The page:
Why do people watch streams of kids matches? To scout, mimic technique, to generally speculate on who is the next up-and-comer for high school or even junior high. On the local CA board, you can find dozens of posts speculating exactly how much a single youth wrestler weighs and guessing what weight he'll wrestle next year, and hundreds more speculating on where he'll go to high school. I'm sure the other top 10 states have similar situations.

 

Compare youth to D2 wrestling, and you'll find that youth wrestling has a larger pool of competitors, more money floating around, and more "at stake." Once your son is already enrolled and wrestling in a D2 program, you know that he probably won't get a D1 full ride. A lot of youth wrestling dads, on the other hand, must give his wrestler every advantage to get one of those elusive full rides.

Share this post


Link to post
Share on other sites

i only have so much bandwidth to devout to wrestling. so i try follow the best wrestlers and the teams to which i have an affiliation or affinity to. i have no affiliation or affinity for teams outside of D1 and D3 (no offense), but i'll pay attention to some quality wrestling in the other leagues if i can find coverage on it.

 

personal attendance at any wrestling events is going to be rare. i try to go to one or two events a year but often dont even make that. easier to follow along along the innerwebz.

Share this post


Link to post
Share on other sites

The interest is tied more to programs than to an athlete's ability. Just look at the Dake vs Taylor debate and it was divided mainly between the Penn State and Penn State rival camps. Yes, there are people that just casually follow wrestling and like to watch the best athletes but your comparison to top D2 athletes like Davis is not abt because Davis is not on par with the athletes you cited. He is not a Dake or Taylor. He very well could be a Sponseller, Ian Miller, Monk, Sulzer type of guy and I think he is getting an equal, if not greater, amount of mention and press as a result of being the best in D2.

 

The fans continue to follow programs first and athletes second. The school following is the gateway to get people informed about the individuals.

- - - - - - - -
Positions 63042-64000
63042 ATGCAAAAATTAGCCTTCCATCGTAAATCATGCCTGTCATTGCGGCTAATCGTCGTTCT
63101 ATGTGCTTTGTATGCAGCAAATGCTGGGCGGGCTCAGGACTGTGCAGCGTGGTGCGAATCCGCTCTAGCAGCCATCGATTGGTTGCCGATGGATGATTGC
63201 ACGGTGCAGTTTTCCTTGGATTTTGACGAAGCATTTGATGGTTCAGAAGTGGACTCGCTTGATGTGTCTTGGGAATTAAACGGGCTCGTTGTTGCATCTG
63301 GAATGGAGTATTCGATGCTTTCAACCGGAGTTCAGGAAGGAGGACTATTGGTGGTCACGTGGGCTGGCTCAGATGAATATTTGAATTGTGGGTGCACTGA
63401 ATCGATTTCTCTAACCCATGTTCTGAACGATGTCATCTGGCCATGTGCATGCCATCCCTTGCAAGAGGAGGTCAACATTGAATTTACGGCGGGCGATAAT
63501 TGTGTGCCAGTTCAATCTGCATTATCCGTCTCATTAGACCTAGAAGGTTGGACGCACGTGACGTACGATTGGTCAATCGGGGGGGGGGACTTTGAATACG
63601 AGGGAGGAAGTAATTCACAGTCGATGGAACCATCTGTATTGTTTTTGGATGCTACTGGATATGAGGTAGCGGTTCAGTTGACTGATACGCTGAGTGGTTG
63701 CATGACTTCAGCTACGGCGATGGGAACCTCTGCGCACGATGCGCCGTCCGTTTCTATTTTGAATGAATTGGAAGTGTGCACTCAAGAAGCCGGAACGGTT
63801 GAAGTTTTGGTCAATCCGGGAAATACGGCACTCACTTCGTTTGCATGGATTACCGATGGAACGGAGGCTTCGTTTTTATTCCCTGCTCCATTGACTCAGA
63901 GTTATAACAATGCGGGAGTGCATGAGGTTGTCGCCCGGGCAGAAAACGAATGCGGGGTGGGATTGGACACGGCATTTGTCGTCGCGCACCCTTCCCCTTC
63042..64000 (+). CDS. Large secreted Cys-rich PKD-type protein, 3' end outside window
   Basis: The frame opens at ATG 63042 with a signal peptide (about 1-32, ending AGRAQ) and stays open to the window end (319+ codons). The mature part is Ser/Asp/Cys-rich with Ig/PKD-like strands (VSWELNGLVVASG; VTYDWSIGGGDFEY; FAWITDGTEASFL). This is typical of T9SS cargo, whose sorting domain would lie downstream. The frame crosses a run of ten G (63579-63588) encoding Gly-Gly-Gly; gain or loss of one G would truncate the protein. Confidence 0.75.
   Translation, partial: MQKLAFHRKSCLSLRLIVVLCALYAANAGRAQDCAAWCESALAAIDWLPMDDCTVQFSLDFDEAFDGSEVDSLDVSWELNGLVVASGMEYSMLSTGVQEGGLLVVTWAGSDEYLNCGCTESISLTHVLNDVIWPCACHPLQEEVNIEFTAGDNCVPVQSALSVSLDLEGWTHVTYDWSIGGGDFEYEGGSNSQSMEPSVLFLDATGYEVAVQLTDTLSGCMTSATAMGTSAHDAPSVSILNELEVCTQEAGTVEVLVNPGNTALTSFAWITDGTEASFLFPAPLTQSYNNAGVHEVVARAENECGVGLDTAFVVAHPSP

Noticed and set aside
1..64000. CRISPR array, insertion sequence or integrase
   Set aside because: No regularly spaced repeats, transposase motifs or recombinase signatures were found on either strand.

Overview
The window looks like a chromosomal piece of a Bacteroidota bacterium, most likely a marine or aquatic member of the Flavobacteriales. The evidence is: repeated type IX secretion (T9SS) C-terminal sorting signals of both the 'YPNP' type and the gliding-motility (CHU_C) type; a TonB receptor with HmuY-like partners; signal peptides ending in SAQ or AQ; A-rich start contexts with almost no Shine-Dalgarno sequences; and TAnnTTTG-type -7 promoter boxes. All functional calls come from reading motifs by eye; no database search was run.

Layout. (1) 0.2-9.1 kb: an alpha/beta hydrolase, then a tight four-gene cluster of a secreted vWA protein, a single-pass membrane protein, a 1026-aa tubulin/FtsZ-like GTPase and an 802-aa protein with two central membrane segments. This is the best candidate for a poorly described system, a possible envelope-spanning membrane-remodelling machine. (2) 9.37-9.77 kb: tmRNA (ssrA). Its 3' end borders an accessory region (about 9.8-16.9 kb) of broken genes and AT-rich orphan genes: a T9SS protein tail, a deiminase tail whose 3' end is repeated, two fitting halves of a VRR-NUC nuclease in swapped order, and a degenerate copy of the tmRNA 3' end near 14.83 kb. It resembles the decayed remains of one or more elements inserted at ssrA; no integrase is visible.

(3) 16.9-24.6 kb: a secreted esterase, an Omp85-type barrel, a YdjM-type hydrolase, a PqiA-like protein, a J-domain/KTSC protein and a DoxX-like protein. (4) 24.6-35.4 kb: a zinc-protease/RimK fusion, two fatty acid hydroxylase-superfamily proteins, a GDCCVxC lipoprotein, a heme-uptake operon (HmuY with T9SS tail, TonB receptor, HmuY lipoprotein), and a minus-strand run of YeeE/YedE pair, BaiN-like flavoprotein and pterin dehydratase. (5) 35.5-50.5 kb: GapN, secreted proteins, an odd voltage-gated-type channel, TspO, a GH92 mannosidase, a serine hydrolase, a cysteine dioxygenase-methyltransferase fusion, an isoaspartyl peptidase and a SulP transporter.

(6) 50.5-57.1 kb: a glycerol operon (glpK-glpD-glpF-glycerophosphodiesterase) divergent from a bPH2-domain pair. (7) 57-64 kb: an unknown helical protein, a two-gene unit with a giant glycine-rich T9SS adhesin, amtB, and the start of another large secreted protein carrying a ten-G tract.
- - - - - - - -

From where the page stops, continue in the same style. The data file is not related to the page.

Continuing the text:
I follow a lot of sports at a lot of levels. And I know you want to make an argument for NJCAA but despite them being designed for the community there is very little 'Gown and Town' relations. I do advocate for kids to use the NJCAA schools as a platform to better opportunities and as I have cited baseball and basketball have a very high talent level at the NJCAA level. But there is no fan support. You can watch the top

 

I like to attend college sports at all levels. This past weekend it was a nice day so I searched area colleges for baseball and softball schedules and there was only one team not on the road. So I went to a softball game and enjoyed the nice day watching some free entertainment in the sunshine. The play was good but they were teams outside of the top 150 RPI (not the best D1 softball teams).

 

While I am a lot more likely to attend any college sporting event outside. If I am going to be indoors, there are a lot of other options on things to be doing. I am a fan of D3 wrestling and I follow the results from the NJCAA ranks but the cost of education is too high. It takes too much of my time to become informed. Most people want to feel an attachment. It is easy to be a PA resident and feel an attachment to Penn State despite you having no real connection (and actually they have more of a connection and control over a program like Edinboro). The same with Minnesota and Iowa. I take the time to learn about athletes outside D1 but I wouldn't say I am informed well about the athletes or teams. There is just too much information to sift through and the programs doing the marketing to educate are D1 programs.

 

The best programs make their community care and this is why you see Wartburg and Augsburg with fans. They built their brand locally on campus. On campus is the easiest way to build your following and from there it is the local community. (Yes, winning helps) But the NJCAAs have very little campus community. They are transient commuter schools by nature. And as a result, the best NJCAA schools at building community and following that I have come across are the ones that develop the student athlete and get their athletes to continue on to the next level where they succeed which often means getting them to enjoy the sport and being willing to compete at a level lower than their ego makes them think they deserve.

 

The best source for education, I have found, is TheOpenMat. They seem to be one of the few that does cover what goes on in other divisions.

Share this post


Link to post
Share on other sites
Thanks for the replies thus far, guys.

 

Staying on topic, why or why not do YOU choose to follow wrestling past the NCAA Division I level?

 

If the NJCAA, NAIA, NCWA or NCAA Division II or III championships were in your area and you had some time to kill and could attend, would you? Why or why not?

 

A question that most probably cannot answer, but why does Flowrestling cover more kids tournaments than non-D1 collegiate tournaments?

 

There are a limited amount of exceptions, but on average, a DI wrestler, let alone starter, is considerably better than nearly all lesser divisions. Even the exceptions are often due to DI academic requirements making them ineligible for the DI level.